After issuing the ready-made ‘ruling’ on 23 August, the ‘judge’ hid behind the security guards and vanished without providing an answer to Archimandrite Damian’s most urgent question. He needs to know, he explained, whether he can still, after this ‘ruling’, carry out his priestly duties within the Crimean Diocese of the Orthodox Church of Ukraine, or whether he must now leave Crimea if he wishes to remain a serving priest.
The worrying answer to his question was provided by Serhiy Zayets, the lawyer representing the Crimean Diocese. He stressed that the ruling would be appealed, however, if it is upheld, then yes, “this will mean an indirect ban on services in the church of the Ukrainian Orthodox Church in the village of Balki, Bilohirsk District. Or more exactly, [it will mean] that every attempt at such a service could cost 50 thousand roubles” (the much steeper fine being for ‘repeated offences’).
In an earlier interview after the raid, Archbishop Klyment was fairly bitter about the Ukrainian government’s abject failure to protect the Church in Crimea. It was only after he went on hunger strike in Kyiv that the Cabinet of Ministers finally passed a resolution aimed at defending the Ukrainian Orthodox Church in Ukraine. That was tabled in Ukraine’s Verkhovna Rada [parliament], but has to this day not been placed on the agenda. This is shocking negligence. The Church in Ukraine is under attack to a large extent because of its importance as an element – and for many in occupied Crimea an oasis – of Ukrainian identity. For that reason alone, the government should be doing everything in its power to protect the Church. A sanctions list against those persecuting the Church was drawn up some time ago, but has also not been passed.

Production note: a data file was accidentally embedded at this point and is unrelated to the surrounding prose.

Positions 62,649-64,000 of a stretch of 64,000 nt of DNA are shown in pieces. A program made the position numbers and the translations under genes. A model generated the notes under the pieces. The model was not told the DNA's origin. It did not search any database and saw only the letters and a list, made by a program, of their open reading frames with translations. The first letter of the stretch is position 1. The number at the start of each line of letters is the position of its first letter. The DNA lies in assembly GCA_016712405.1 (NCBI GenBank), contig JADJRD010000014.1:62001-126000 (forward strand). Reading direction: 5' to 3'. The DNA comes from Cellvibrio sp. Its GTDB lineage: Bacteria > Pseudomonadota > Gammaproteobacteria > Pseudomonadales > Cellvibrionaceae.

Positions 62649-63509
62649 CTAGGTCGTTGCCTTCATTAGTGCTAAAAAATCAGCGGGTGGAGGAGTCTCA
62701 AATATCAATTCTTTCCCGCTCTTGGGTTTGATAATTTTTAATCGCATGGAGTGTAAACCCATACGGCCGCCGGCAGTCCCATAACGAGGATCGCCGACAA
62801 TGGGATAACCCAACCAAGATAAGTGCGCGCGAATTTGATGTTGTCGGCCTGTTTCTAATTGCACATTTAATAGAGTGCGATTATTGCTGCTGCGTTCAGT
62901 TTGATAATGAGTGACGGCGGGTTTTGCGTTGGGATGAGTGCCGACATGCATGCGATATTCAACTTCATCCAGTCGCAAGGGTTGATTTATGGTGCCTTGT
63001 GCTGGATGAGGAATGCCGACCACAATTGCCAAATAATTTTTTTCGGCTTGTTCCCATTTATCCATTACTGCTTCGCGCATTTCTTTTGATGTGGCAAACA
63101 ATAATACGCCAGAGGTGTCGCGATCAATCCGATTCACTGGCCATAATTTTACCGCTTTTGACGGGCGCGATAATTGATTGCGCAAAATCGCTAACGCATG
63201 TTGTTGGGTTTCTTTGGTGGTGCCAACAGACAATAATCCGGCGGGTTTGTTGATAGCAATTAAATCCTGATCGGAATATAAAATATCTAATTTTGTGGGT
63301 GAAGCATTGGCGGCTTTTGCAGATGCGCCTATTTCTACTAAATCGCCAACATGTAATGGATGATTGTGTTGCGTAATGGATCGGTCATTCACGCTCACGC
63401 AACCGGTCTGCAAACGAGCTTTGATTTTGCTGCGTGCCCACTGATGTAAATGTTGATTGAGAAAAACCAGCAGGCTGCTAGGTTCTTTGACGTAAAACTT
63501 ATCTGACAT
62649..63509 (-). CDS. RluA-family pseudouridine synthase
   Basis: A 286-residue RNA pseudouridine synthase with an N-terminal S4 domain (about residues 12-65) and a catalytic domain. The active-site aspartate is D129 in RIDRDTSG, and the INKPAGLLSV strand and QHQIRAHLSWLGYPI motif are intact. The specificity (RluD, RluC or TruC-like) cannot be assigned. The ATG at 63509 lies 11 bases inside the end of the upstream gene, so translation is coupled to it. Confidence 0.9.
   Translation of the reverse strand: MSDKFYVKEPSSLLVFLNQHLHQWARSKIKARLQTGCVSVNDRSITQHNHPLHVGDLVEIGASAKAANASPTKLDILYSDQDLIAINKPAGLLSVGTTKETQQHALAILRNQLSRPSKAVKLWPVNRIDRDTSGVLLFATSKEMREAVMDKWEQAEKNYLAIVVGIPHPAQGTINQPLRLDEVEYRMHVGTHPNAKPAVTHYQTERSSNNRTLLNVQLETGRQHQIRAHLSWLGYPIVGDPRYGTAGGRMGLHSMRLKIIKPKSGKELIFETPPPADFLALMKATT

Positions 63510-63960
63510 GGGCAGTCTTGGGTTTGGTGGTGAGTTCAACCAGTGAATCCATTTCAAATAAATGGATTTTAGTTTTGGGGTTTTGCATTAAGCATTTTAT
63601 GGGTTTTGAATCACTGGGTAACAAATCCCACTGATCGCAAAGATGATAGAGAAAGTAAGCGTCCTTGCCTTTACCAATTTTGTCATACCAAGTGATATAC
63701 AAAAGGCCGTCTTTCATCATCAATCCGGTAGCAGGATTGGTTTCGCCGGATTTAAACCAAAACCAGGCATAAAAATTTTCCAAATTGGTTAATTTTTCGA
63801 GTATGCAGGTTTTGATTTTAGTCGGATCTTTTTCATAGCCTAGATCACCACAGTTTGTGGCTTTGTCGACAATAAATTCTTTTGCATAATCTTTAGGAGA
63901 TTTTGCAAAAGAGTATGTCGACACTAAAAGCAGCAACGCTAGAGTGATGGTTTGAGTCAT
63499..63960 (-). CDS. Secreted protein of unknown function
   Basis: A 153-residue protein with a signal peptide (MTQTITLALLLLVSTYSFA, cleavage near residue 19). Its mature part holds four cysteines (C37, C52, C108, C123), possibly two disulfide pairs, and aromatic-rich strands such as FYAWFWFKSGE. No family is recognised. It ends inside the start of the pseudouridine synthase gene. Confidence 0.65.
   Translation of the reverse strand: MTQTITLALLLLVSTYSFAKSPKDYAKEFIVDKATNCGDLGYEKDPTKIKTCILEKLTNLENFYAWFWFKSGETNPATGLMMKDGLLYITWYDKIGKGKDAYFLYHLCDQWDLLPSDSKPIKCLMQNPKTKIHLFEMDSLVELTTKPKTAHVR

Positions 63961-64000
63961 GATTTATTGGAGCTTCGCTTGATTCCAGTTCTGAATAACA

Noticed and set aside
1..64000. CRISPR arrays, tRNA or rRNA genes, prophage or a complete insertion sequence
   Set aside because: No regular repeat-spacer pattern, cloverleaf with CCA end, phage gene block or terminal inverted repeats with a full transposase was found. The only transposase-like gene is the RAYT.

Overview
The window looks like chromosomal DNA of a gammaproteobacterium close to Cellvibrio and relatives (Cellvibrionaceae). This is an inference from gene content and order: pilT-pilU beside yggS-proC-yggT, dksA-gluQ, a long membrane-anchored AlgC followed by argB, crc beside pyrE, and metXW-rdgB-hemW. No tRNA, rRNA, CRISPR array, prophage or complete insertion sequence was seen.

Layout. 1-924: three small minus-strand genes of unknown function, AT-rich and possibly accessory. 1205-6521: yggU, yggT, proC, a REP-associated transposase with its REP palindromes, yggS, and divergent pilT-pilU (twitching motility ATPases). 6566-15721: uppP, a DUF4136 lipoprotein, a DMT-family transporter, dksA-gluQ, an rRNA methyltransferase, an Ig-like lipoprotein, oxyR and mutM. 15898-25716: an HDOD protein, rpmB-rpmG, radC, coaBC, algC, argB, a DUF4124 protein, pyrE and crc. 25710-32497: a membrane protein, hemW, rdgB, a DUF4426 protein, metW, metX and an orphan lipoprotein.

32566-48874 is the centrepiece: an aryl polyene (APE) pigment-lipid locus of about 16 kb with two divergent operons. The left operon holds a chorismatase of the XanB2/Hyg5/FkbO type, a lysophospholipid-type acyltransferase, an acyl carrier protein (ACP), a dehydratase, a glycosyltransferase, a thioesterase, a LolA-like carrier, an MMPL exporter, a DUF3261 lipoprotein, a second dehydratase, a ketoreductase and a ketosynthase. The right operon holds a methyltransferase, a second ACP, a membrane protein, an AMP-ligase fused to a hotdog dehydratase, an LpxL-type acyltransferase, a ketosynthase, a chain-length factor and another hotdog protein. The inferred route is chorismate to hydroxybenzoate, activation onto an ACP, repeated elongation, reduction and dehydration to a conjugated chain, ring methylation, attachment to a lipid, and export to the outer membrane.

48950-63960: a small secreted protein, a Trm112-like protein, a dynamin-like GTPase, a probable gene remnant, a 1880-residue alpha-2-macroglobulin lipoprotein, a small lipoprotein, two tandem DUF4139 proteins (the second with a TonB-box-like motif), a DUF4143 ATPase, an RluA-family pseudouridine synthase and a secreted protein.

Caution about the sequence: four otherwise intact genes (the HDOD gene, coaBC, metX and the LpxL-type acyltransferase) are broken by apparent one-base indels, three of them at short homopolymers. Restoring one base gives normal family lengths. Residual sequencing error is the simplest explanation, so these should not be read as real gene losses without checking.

Just over a year ago, on 23 July 2020, Klyment was threatened with criminal prosecution if he did not demolish a Ukrainian Orthodox chapel in Yevpatoria. Then, on 4 August, Russia’s Supreme Court refused to reconsider the decision to evict the Ukrainian Orthodox Diocese and congregation from the Cathedral of St Vladimir and Olga in Simferopol which Russia has been trying to take over since its invasion n 2014. Whether because of cases before international courts, including the European Court of Human Rights, or because Moscow fears that the Moscow Patriarchate has a lot to lose in mainland Ukraine, Russia has not implemented that decision. The aggression against the monastery demonstrates that this could happen at any time. In reporting the Supreme Court decision, Zayets wrote that it was time to sound the alarm, with the decision essentially meaning “the total dissolution of the Ukrainian Orthodox community in Crimea. This is not formally genocide, but it borders on it. Russia is destroying yet another Ukrainian religious and cultural group and is continuing to purge Crimea of all that is Ukrainian”.